Super-AMOLED ▪ May 3, 2012

Samsung announced the Galaxy S III today at the Unpacked event in London. Apple’s biggest competitor in the smartphone space, and the only other manufacture making any significant profit, showed off the upgraded 4.8-inch 720P SuperAMOLED display device that now weighs 133 grams among other minor spec improvements.

A few of the features shown off were S-Voice, which is like Siri, Scan and Match for Music (iTunes Match), and Airplay-like “AllShare Cast” for streaming content to your HDTV through the AppleTV-like AllShare Cast Dongle.  Samsung also named its iPod nano-like music player “Pebble,” which bears a resemblance to the iOS Kickstarter watch that goes by the same name.

One cool new thing is a face recognition photo app. It lets you instantly send pictures to your friends that it recognizes in your pictures. The S III also has a pop-up player, which is sort of an app version of picture-in-picture that allows you to watch a movie while you switch around to other applications.

Initial reviews seem a little luke-warm on the device. Most call it an incremental update from the S II with new features that also brought some new flaws.

Oh, and Phil Schiller will not like this news: Flipboard for Android is debuting on the S III.

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Super-AMOLED ▪ October 18, 2011

Super-AMOLED ▪ December 13, 2010

Reuters reports that Apple and Toshiba are working together on a plant to make displays for iOS devices.

Toshiba Corp will spend about 100 billion yen ($1.19 billion) to build a factory for making small LCD panels, mainly to supply to Apple Inc’s iPhones, the Nikkei business daily said.The company’s wholly owned unit, Toshiba Mobile Display Co, will construct the facility in Ishikawa prefecture and the plant will churn out low-temperature polysilicon LCD panels, which allow for high-resolution images, the paper said.Work on the plant will start by early next year, with the production due to begin in the second half of 2011, Nikkei said.Toshiba Mobile Display already makes low-temperature polysilicon LCD panels at a facility in the prefecture and its monthly production capacity of 8.55 million units is projected to more than double with the new factory, the daily said.  Apple will invest in a portion of the investment for the factory, the Nikkei said.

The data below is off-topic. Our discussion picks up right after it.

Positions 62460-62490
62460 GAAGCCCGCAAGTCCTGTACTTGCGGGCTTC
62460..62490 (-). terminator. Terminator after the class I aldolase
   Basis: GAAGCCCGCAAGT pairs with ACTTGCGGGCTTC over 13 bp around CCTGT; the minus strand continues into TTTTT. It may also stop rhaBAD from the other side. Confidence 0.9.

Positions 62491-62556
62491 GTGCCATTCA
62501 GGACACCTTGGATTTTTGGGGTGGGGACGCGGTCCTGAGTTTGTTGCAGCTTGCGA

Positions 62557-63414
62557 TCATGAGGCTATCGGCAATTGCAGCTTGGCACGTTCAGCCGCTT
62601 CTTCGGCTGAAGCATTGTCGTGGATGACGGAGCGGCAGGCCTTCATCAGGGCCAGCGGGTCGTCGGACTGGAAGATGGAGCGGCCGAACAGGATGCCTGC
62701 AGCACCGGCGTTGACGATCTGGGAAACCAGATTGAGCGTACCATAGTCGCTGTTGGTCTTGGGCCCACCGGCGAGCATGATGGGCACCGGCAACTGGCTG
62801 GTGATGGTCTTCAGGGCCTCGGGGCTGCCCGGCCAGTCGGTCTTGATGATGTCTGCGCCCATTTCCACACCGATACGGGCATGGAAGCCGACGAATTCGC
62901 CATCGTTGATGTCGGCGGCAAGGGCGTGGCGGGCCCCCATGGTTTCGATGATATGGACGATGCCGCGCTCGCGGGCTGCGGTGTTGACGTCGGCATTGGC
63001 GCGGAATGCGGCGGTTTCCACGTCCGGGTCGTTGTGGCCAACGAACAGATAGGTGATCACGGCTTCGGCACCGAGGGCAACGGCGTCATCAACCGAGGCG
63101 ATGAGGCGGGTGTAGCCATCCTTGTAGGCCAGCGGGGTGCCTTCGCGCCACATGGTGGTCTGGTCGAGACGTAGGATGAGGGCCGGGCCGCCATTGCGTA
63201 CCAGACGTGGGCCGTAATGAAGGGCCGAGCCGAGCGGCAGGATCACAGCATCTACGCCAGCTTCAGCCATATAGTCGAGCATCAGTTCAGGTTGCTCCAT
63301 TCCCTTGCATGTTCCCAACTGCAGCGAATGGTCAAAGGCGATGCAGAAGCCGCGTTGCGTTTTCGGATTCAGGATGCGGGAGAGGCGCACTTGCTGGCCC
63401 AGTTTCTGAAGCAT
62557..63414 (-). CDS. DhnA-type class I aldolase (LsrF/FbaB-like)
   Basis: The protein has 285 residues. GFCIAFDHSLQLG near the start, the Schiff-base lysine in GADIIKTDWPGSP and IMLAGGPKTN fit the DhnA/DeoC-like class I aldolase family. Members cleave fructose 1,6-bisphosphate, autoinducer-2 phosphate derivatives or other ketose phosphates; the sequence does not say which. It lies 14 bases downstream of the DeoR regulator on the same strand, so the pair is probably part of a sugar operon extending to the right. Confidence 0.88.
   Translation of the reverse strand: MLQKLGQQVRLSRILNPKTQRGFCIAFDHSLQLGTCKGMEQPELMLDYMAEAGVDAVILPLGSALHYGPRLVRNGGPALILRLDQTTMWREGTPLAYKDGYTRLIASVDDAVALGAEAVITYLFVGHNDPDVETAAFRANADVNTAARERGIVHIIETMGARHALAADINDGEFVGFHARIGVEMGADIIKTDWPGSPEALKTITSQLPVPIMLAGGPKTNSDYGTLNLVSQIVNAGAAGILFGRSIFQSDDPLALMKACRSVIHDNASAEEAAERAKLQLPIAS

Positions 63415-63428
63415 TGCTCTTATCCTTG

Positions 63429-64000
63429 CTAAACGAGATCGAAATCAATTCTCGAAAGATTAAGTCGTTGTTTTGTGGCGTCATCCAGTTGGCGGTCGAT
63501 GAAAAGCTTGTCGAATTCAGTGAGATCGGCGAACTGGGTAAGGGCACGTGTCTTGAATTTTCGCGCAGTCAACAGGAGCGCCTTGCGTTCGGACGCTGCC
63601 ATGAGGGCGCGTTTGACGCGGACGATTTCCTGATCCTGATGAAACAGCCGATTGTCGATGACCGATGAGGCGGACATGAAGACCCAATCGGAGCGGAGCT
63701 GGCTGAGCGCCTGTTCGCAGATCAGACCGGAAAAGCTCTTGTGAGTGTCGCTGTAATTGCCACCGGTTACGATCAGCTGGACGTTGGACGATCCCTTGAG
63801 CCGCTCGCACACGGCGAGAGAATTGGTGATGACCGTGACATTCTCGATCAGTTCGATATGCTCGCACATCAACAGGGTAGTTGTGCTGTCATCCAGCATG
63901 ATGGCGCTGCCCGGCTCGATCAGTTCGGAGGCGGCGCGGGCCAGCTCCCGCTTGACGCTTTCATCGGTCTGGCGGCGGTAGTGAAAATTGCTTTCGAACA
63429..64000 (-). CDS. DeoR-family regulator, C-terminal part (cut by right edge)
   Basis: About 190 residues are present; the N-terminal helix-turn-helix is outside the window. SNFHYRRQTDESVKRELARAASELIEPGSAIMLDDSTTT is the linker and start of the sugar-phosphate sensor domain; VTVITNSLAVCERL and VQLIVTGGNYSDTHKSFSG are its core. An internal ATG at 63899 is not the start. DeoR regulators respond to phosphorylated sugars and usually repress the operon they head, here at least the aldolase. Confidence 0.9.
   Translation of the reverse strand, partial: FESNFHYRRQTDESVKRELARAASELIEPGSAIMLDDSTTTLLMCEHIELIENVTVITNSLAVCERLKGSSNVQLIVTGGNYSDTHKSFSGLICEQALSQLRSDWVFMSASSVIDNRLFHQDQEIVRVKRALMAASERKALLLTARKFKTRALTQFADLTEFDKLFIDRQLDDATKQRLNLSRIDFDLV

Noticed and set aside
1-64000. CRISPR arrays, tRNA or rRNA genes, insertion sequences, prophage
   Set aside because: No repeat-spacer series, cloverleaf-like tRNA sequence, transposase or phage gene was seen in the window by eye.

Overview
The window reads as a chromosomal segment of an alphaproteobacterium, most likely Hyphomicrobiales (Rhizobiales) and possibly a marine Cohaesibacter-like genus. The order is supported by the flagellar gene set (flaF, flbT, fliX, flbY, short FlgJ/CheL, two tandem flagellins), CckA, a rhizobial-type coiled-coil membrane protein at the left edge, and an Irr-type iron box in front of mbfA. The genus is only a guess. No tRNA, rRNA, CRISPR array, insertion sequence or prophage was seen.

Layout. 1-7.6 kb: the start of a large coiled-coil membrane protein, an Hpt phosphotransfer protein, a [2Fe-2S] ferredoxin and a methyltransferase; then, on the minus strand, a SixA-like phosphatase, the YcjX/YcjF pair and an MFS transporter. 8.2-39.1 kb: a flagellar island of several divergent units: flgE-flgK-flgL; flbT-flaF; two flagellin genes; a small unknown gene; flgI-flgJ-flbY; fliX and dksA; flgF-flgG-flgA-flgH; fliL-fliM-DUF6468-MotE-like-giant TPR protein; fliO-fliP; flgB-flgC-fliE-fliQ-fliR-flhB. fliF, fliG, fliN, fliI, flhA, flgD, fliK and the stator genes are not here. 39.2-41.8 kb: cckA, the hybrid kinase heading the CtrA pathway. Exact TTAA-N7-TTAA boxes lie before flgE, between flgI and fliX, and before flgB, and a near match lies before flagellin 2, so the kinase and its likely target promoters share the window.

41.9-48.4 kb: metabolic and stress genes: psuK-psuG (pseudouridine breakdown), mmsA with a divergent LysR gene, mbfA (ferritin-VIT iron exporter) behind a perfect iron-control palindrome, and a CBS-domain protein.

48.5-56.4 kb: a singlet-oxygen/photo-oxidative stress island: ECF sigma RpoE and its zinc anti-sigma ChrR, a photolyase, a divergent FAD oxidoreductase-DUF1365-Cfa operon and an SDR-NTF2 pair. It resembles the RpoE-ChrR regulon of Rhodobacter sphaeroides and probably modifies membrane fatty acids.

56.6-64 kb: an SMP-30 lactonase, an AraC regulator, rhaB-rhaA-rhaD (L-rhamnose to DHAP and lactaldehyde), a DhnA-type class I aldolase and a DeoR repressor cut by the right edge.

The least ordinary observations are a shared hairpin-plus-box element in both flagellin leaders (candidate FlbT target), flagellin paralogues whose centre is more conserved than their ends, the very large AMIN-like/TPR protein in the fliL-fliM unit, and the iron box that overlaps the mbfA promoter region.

What’s interesting is that current LCD display leaders from Korea,Samsung and LG (maker of the Retina Display), are not only competing with Apple but also selling products that go into Apple products to others.  For instance, Apple CEO Steve Jobs told the WWDC audience that he thought that Apple would have the lead in displays for years with the Retina, yet Sharp and other manufacturers released Android devices with the same LG display within months of the iPhone.  LG also had a display deal with Apple and gave Apple a few month head start on those awesome 27″ panels before giving them to Dell as well.

Samsung, who make the A4 CPU and RAM for Apple’s iOS products, has been severely constrained with its high end Super-AMOLED display that powers its Galaxy S phones.  Those phones have been the primary high-end Android competition for the iPhone.

Perhaps Apple is trying to move away from doing business with its hardware competitors.

The bad news in this regard is that Toshiba also has just started to make Android devices.

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